As I learned most memorably following my review of kaboom! DUCKTALES #3, a fair number of people follow this blog. I really appreciate the continuing interest and thank all those my visitors for their "virtual patronage." Even so, a recent email commenting on some of my comics posts came as a huge surprise. The correspondent was Matthew Pearl, a NEW YORK TIMES bestselling author, recognized authority on the works of Dante and Edgar Allan Poe, and, as I learned, a big Duck fan. He offered to send me his latest novel, THE TECHNOLOGISTS, and I accepted with glee. I've just finished reading the work -- as you might guess from the nature of many of my book reviews, it's the first novel I've read in a fair amount of time -- and what better way to recommend it than to say that it is a novel that many Duck fans would probably love. No, not because the characters go in search of a long-lost treasure, or even (as would probably be more apropos given Pearl's interests) the literary wares hidden in an ancient library. It is Pearl's careful attention to meaningful detail, plus his deft mixing of real-life historical personages with well-crafted fictional creations, that should raise a smile from anyone raised on the works of Barks, Rosa, and company.
Pearl has carved out quite a niche for himself as a writer of "historically-based mystery thrillers." His first big success cast such literary lions as Longfellow, Oliver Wendell Holmes, and James Russell Lowell in the roles of detectives using their knowledge of Dante to investigate murders based on scenes from THE INFERNO. (I believe that the phrase "Write what you know" applies here.) Later works centered around the strange death of Edgar Allan Poe and Charles Dickens' last novel. As can be gleaned from the title, THE TECHNOLOGISTS is a slightly different breed of cat.
In 1868 Boston, the struggling Massachusetts Institute of Technology is about to graduate its first senior class. MIT's novel approach to education and its piebald student body -- which includes working-class "charity scholars," black-sheep offspring of scandalized Brahmin families, and even a brilliant freshman woman -- have put it in very bad odor with a number of institutions and groups in the city, including the haughty denizens of Harvard (then a rather retrograde institution more interested in classical and spiritual education than in applied science) and local labor agitators worried about lost jobs (some things never change, I suppose). When a series of bizarre "scientific disasters" strike the city, MIT's already-shaky image takes an even harder hit. Feeling a sense of obligation to MIT and to its ailing President William Barton Rogers, a group of MIT students decide to investigate the phenomena themselves -- and to try to stop the "experimenter" before he strikes again, or the dream of this new Mecca of technological education is dashed for good...
THE TECHNOLOGISTS does take a while to pick up steam (hyuck!), so much so, in fact, that I was occasionally reminded of another real-life, Boston-based cataclysm. But if you stick with the narrative and allow the characters and the richly filigreed detail of the narrative to grow on you, then the urge to read on will quickly become irresistible. A number of major and minor characters, including the idealistic President Rogers, Ellen Swallow (the aforementioned pioneering female, who really was restricted to her lab and not permitted to attend classes with the male students) and a number of other MIT students, imperious MIT professor and future Harvard president Charles Eliot, and cantankerous, anti-Darwinian Harvard zoologist Louis Agassiz, are drawn directly from life. Pearl does takes some understandable liberties with character portrayals for the sake of the narrative. For example, Agassiz, as the representative of the "old-fashioned science" hired by the police to conduct the "official" investigation, is presented as something of an archaic, ineffectual figure, the better to use as a foil for the MIT "Technologists." Agassiz may have gotten evolution wrong, but I don't think that he was quite the bumbling fusspot depicted here. But, of course, Teddy Roosevelt wasn't wholly the semi-comedic blusterer of Don Rosa's LIFE AND TIMES OF SCROOGE McDUCK, either. (See what I did there? I told you Duck fans might appreciate this.) No matter who the character is, Pearl pays attention to diction and tone; everyone sounds as if they belong in 1868. This is no small matter.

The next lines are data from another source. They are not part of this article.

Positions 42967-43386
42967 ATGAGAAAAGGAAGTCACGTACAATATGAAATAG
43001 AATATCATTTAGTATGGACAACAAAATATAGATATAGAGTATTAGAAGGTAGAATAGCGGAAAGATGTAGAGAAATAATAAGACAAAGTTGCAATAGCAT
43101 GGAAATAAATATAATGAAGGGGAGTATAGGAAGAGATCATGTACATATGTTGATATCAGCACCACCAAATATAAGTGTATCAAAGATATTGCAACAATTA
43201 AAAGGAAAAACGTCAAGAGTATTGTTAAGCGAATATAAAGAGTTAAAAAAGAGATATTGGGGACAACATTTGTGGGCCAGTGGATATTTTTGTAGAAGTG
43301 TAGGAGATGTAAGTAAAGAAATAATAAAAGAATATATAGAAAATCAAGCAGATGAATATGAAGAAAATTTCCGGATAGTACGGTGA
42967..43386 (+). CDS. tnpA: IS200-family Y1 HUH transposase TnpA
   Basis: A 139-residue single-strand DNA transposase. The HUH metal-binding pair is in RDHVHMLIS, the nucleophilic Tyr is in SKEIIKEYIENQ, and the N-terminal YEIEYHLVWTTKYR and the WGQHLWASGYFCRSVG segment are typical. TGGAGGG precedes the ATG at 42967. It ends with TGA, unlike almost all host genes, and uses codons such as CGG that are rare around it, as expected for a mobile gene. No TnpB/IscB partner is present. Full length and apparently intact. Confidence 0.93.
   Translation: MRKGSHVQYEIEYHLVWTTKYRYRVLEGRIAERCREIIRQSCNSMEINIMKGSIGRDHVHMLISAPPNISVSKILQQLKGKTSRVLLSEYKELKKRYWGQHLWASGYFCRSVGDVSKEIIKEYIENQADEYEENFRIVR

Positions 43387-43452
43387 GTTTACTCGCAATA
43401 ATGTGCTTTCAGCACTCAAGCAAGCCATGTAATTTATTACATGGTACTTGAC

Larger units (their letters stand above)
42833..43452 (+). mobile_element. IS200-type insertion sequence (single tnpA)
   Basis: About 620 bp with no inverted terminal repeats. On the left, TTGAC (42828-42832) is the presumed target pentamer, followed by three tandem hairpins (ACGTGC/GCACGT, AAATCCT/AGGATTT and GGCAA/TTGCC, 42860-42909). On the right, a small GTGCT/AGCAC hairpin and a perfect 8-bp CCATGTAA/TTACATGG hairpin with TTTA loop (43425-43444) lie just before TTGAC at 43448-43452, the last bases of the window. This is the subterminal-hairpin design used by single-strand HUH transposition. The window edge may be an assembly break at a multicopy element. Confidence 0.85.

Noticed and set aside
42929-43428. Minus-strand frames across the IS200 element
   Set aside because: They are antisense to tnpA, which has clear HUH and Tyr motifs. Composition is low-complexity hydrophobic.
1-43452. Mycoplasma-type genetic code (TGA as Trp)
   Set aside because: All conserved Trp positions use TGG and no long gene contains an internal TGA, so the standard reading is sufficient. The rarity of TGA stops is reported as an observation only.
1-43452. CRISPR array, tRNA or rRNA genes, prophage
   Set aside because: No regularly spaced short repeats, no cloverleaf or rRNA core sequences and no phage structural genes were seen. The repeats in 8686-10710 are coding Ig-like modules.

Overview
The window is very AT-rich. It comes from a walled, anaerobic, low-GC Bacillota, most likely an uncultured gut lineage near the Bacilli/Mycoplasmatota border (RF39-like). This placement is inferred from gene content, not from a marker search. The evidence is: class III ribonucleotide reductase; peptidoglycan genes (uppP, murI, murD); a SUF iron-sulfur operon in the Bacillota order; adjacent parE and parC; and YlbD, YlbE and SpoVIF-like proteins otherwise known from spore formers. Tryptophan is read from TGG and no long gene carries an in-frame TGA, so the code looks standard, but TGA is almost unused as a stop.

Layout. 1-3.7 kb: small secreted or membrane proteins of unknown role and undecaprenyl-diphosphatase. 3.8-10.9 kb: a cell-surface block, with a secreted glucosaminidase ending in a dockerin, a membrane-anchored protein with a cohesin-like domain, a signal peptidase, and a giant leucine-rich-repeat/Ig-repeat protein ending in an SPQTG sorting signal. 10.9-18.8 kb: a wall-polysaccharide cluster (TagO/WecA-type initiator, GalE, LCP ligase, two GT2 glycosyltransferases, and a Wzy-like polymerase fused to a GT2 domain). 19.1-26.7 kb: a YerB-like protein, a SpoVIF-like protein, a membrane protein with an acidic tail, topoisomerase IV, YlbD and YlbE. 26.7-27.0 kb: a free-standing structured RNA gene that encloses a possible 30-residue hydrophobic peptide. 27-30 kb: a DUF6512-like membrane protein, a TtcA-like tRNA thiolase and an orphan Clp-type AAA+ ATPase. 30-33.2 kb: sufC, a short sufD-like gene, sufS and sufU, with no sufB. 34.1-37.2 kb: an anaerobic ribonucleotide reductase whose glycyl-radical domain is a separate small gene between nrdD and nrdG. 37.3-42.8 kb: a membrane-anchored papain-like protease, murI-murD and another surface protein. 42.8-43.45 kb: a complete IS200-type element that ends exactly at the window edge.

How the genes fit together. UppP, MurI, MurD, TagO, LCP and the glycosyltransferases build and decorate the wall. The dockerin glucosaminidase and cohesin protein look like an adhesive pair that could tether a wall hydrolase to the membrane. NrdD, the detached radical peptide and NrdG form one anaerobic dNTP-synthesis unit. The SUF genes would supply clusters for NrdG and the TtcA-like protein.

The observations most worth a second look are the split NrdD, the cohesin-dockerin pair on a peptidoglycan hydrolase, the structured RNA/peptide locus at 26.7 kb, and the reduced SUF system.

"Steampunk" is a rather nebulously defined term, but I certainly think that parts of Pearl's tale would qualify as such. Diving suits, submarines, and steam-powered robots are among the wonders glimpsed here, and the "experimenter"'s nefarious deeds involve enough 19th-century verisimilitude to seem legitimately achievable. The would-be climactic attack is as close as a 19th-century city would probably get to "mass destruction." The identity of the "experimenter" is expertly concealed by a series of ingenious red herrings.
The one feature of the book that I honestly didn't much like was the "rivalry" between the main hero -- MIT senior, "charity scholar," and former Civil War POW Marcus Mansfield -- and the pompous Will Blaikie, head of Harvard's notorious secret society, Med Fac, and denigrator of all things Tech. Some of the "confrontation scenes" involving the pair and their friends and allies, to be honest, had something of a Dover Boys flavor to them. (Or perhaps 19th-century college life really did have a cartoonish aspect. I wasn't there. Heck, I didn't even attend a university that had fraternities.)
If you are up for a "thinking person's thriller," then THE TECHNOLOGISTS may be for you. Thanks again to Matthew for giving me the opportunity to read it.